The theme of the conference was “Innovation and Resilience in Higher Education Internationalisation in an Era of Covid-19 & Beyond”, and participants included delegates from across the continent of Africa as well as representatives of several members of the Network of International Education Associations.
“Universities need to get “in line” to come online”
Thuli Madonsela, chair in Social Justice at Stellenbosch University’s Law Faculty delivered a keynote address, in which she emphasised the role of internationalisation in promoting social justice, inclusivity.
Madonsela was of the view that despite the negative and ravaging impacts of Covid-19, the pandemic also presented several opportunities to different sectors and areas of HE.
Emeritus professor Pai Obanya of University of Ibadan urged participants to use the pandemic situation as a springboard to re-strategise.
He called for the need to reconceptualise internationalisation as multidirectional, mind-to-mind with teaching and learning, and research for mutual enrichment.
An African responsive model of internationalisation, he continued, must be predicated on more internal cohesion in Africa; initially at national level, across the various institutions, and then across the regions in Africa.
He also called for the building of a stronger Africa to then engage with the rest of the world.
However, Obanya warned, enabling conditions are needed to work online, which is not working well enough because of the digital divide and suggested that universities needed to get “in line” to come online.
A UNESCO report published in 2020 showed that only 11% of learners in sub-Saharan Africa have a household computer and only 18% have household internet, compared to the 50% of learners globally who have computers in the home and the 57% who have access to internet.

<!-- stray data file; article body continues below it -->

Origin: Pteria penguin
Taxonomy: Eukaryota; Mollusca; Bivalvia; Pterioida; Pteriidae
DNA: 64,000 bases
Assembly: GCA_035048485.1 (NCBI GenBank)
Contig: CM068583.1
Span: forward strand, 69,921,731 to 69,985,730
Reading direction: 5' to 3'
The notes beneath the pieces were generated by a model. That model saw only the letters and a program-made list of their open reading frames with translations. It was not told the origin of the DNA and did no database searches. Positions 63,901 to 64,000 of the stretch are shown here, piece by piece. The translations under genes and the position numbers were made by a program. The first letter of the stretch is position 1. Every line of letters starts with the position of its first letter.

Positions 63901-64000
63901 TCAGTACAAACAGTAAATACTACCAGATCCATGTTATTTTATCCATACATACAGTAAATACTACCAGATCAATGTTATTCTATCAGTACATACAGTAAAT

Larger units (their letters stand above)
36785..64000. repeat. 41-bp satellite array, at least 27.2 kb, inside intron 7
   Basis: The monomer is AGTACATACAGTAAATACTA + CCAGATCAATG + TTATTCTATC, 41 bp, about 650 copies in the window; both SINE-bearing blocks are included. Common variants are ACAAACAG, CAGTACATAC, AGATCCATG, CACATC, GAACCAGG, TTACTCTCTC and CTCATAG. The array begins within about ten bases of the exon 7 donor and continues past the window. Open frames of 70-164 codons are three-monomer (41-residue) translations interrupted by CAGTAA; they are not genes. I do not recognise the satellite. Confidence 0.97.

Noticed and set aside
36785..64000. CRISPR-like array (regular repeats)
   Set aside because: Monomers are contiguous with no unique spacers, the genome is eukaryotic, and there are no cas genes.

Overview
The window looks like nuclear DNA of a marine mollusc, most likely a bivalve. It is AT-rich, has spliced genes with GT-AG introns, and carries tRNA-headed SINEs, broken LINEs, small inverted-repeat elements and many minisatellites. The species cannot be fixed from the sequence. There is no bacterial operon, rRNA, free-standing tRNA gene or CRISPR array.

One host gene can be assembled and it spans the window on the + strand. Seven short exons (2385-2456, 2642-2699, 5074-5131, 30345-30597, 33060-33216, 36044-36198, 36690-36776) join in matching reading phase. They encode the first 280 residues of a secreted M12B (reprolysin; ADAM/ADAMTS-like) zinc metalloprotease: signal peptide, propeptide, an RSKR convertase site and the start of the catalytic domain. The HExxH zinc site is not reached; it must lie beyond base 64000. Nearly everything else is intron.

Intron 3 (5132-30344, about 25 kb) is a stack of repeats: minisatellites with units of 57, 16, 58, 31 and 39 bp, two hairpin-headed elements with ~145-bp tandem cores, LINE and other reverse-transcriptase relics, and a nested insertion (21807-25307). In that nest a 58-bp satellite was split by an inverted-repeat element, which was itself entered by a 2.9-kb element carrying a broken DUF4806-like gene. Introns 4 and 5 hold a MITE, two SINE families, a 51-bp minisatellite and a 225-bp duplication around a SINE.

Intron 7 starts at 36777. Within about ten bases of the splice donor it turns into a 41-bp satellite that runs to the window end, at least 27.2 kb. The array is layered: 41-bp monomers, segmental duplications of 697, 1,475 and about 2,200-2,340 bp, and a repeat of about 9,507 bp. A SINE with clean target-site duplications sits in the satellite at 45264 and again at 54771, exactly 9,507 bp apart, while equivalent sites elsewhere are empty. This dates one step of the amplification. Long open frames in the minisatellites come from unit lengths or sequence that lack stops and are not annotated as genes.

Rosemond Boohene of the University of Cape Coast pointed out that while Covid was just one of many crises facing universities on the continent, it was one of unprecedented impact for which universities were not prepared, particularly with regard to online teaching and learning.
She noted the importance of investment in relevant technologies, infrastructures and support systems. Other major obstacles were the impact the pandemic has had on the financial sustainability of universities, which have generated income from international students to supplement decreasing government funding, as well as challenges regarding insufficient internet and bandwidth.
At the conclusion of the conference, Amy Fishburn of Al Akhawayn University in Ifrane and vice chairperson of ANIE said the conference had reaffirmed her experience in the connections and circular relationship between disruption, innovation and resilience.
“We have learned resilience,” said Fisher, adding that she is looking forward to finding out what students have learned.
Fisher added that the IEASA-ANIE partnership is in a better situation to advance internationalisation of HE and not rely on travel, which has limited the two organisations.
“We have seen how the two organisations can connect and encounter each other through online media, in ways we didn’t before.
“There is no limit to advancing internationalisation in Africa, and we look forward to the collaboration,” she added.
“There is no limit to advancing internationalisation in Africa”
Roshen Kishun, the first president of IEASA and the first chair of the ANIE board added that the coronavirus lockdown has exposed the unpreparedness of HEIs the world over, especially regarding the ability to maximise and use technology.
The advanced online technology has shattered the boundary that distances us from the rest of the world, however, the “new normal” post-Covid world may present its own challenges, he said.
Kishun added that IEASA/ANIE need to be prepared to deal the levels of inequality in promoting online student options by taking into consideration the digital divide in Africa.
Referencing the figures quoted in the UNESCO report he added, “these are challenges that need innovation and resilience to overcome”.